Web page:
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Shared Imaginary Space - Finally!

February 28th, 2007 (11:33 am)

current location: Back in the Saddle Again
current mood: Typical
current song: MPR vs Elections

This is Your Brain...

As I understand brain / mind research, it works like this: you brain creates an internal model of what's going on around you. This model has a kind of scaling factor (more on that later) that suggests a level of detail and information. Now, when you experience something, the stimuli are interpreted into changes in the model. This often calls for a certain loss of detail in the process.

For example, say you're driving down the street at a fair clip. Your internal model will reflect the street, any obstacles (like parked cars or pedestrians) and other cars. Since you're speeding at the moment, the houses around you aren't of any interest beyond colouring your model as 'in a neighborhood.' If you're really driving too fast, other cars will be simplified to just 'car' or 'red car.'

Now, when you come to a stoplight, you model expands (scales down as it were). You notice the red car in front of you is a hatchback with rust around the license plate and wheel wells, you see that there is a hardware store on the corner and some children walking on the broken sidewalk parallel to you. You've basically dropped from 'racing' scale to 'personal' scale (the scale you might model when walking).

Let's say that the radio in your car mentions something that's happening in Shanghai, for a moment your senses are ignored and you scale up to 'world economics' level, considering how what happened in Shanghai affects you personally (which scaled up is, 'the country you live in'). Next your cell phone rings and you speak to your boss about where you are. You scale to a 'private' meeting level where you are your job and benefits; your boss wants a status report on a project which you model as a single unit (rather than the numerous tasks that make it up).

Now the light changes and you missed it, your model has to suddenly shift scales again.

...On Dreams

When you dream, this model is active once again. But things are much, much stranger. You find yourself scaled to talking with your boss again. A passing thought makes you scale down to 'personal' level and you really look at your boss. The thing is, this isn't really happening, so your brain picks out some random memory (usually a more familiar or favorite one) that matches 'boss @ personal scale.' Suddenly you realize your boss is standing there in the silly looking golfing outfit he wore last year. This makes you think about clothing and you 'look' down. Now your brain fishes up a memory at an even lower scale, kind of an 'internal profile.' Lucky you, it's remembering the last time you looked into a mirror prior to showering; you're naked! But somehow it doesn't bother you to be naked in front of your boss; it's a dream after all.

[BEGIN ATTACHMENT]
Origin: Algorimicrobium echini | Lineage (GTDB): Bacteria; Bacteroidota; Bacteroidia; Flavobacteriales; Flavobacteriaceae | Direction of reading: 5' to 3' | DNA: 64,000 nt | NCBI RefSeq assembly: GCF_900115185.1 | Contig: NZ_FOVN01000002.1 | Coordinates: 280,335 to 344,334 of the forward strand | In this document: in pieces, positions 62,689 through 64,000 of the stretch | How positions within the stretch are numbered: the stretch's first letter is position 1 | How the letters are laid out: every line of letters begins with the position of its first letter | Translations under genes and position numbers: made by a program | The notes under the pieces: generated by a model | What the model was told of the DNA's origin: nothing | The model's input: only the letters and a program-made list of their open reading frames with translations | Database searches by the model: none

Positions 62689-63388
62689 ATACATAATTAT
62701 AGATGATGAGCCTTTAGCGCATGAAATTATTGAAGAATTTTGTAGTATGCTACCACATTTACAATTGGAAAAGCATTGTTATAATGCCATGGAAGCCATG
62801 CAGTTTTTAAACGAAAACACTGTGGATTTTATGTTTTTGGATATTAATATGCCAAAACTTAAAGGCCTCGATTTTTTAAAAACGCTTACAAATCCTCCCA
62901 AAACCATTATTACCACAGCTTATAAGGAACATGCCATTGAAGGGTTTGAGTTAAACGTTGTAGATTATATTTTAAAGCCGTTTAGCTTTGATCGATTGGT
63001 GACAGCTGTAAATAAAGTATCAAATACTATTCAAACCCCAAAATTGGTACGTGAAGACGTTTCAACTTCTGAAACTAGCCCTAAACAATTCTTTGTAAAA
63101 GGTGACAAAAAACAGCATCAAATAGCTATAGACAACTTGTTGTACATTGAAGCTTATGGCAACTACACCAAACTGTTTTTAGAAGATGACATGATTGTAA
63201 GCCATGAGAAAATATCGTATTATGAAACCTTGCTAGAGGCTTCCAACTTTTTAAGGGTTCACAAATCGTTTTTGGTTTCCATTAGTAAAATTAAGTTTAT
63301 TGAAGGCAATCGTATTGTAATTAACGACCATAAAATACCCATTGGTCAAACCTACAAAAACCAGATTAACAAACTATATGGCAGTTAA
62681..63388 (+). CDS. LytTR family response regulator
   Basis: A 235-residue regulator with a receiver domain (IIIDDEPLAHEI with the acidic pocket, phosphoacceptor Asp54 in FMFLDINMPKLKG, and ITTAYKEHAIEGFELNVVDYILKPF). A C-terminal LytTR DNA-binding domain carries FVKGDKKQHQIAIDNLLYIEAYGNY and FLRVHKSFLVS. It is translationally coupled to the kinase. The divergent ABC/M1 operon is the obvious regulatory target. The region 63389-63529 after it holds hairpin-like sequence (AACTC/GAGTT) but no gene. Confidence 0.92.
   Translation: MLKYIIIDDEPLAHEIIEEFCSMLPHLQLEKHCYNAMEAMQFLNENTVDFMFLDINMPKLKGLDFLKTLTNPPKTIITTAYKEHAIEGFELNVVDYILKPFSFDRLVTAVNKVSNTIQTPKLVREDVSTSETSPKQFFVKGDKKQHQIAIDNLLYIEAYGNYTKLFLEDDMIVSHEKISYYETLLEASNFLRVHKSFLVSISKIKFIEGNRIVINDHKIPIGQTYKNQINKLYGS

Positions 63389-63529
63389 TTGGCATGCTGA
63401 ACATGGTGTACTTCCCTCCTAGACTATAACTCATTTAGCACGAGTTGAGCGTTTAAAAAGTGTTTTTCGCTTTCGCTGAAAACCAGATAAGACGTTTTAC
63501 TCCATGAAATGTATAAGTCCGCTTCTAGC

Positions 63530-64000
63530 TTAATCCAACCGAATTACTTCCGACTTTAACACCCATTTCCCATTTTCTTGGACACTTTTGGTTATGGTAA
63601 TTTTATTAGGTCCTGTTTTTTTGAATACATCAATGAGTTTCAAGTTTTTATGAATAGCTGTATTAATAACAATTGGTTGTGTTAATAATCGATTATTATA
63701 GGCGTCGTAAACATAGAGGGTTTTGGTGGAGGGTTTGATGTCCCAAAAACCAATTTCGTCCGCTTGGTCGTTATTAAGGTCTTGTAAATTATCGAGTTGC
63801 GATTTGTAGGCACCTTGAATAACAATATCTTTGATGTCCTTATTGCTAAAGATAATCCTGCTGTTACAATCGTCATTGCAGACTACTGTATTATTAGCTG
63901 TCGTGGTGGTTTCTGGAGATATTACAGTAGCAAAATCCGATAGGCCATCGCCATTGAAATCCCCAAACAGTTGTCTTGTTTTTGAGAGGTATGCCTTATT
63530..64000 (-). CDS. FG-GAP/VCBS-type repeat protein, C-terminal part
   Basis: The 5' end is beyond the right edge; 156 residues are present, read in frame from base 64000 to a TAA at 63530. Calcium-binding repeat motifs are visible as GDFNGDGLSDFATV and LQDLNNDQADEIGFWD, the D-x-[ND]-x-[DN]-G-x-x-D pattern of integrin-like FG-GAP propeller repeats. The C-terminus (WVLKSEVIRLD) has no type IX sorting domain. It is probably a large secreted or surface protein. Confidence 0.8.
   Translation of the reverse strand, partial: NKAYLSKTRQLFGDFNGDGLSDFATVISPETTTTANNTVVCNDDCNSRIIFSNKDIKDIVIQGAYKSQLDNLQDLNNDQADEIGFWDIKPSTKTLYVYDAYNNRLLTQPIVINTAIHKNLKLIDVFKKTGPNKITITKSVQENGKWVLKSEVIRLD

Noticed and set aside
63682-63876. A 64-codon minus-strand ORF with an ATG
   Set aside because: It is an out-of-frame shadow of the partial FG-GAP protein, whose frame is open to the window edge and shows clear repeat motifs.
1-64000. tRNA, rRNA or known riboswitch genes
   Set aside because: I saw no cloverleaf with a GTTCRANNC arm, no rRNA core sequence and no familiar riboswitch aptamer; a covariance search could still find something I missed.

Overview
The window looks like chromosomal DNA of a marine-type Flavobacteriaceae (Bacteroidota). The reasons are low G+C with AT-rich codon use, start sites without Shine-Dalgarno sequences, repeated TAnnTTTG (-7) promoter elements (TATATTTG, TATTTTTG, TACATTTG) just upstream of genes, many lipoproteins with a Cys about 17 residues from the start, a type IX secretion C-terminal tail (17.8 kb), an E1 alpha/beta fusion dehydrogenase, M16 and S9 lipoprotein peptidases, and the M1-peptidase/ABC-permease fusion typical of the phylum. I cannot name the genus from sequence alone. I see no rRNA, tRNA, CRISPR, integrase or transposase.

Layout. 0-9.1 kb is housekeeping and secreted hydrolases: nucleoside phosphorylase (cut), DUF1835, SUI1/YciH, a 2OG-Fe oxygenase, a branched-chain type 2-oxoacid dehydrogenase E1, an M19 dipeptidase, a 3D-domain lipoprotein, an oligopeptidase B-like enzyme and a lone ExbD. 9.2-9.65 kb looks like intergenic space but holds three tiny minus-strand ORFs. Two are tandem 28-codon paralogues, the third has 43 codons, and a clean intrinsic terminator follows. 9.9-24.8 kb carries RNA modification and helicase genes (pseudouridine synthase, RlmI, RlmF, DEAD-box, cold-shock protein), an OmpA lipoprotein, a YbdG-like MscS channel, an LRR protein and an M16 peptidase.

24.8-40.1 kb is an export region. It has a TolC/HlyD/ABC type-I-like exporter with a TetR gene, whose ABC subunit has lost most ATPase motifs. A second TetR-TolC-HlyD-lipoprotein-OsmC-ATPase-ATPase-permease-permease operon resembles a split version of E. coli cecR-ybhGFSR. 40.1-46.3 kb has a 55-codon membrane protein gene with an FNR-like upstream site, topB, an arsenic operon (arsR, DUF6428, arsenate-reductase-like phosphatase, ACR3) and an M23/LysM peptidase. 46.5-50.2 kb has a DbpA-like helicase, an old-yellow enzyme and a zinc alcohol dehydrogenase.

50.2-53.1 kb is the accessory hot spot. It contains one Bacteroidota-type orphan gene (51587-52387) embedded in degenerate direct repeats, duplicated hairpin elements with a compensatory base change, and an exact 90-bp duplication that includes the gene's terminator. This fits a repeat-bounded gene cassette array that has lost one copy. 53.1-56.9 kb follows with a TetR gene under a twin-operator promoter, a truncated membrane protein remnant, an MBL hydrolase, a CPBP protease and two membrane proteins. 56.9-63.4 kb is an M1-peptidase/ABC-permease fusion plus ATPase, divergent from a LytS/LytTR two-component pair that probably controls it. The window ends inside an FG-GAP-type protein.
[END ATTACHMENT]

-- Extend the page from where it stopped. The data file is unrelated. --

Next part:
Okay, I've spent some time theorizing about all this and I believe that the brain stores these 'model components' like individual packets of information. When dreaming, rather than relying on sensing what's out there and comparing it with what you expect (before adding it to your internal model), your brain just grabs one of these that is most easy or interesting for it to bring up.

...On Role-Playing Gaming

To take this back to gaming, when someone says, "You see a grassy field with a shining castle in the distance," each person at the table focuses on an 'artificial' internal model composed of packets that the words implied. This means that no two of them are the same, yet none of them violate the terms they were communicated in. Mine may be a ruined gothic castle and yours might resemble Neuschwanstein, but they're both castles. As play moves into this landscape, like normal internal modeling, the mind interprets what is communicated into its internal model. (Yes, miscommunication can lead to conflicting models when your model matches what is said, but the speaker assumed some implications that you didn't get.)

You can see how the neuro-typical mind is well-equipped for role-playing gaming in this way.

A long time ago, I coined a phrase for this 'meeting of the minds.' I called the terms which everyone assimilated into each of their internal models, Shared Imaginary Space. Ah the hubris of youth; I thought it was relatively clear what I meant, but inventorying the discussions on this topic make it clear that a certain amount of social capital was up for grabs for whomever could establish themselves as 'right' about it. I want to discuss role-playing games without the battle over 'rightness' social capital.

Anyway, I've always liked the GNS (but not Ron Edwards' Big Model) for the way it talks about consistent goal-based action within the Shared Imaginary Space. I'm really fascinated by Moyra Turkington's Socket Theory for how it talks about what the individual brings to the Shared Imaginary Space and what they look to get from it. But these only scratch the surface.....